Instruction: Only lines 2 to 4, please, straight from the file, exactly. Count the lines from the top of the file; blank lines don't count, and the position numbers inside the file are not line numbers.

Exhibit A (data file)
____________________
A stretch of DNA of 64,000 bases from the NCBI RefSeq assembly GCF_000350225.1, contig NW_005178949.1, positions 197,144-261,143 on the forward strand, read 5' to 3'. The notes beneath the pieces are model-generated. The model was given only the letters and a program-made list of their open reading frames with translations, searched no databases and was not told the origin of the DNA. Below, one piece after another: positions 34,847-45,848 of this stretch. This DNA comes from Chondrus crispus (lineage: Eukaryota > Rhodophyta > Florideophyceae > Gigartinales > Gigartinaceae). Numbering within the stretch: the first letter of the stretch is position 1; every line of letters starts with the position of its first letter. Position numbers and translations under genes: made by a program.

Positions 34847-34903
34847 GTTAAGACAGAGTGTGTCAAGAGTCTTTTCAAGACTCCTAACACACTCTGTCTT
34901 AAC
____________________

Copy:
Positions 34847-34903
34847 GTTAAGACAGAGTGTGTCAAGAGTCTTTTCAAGACTCCTAACACACTCTGTCTT
34901 AAC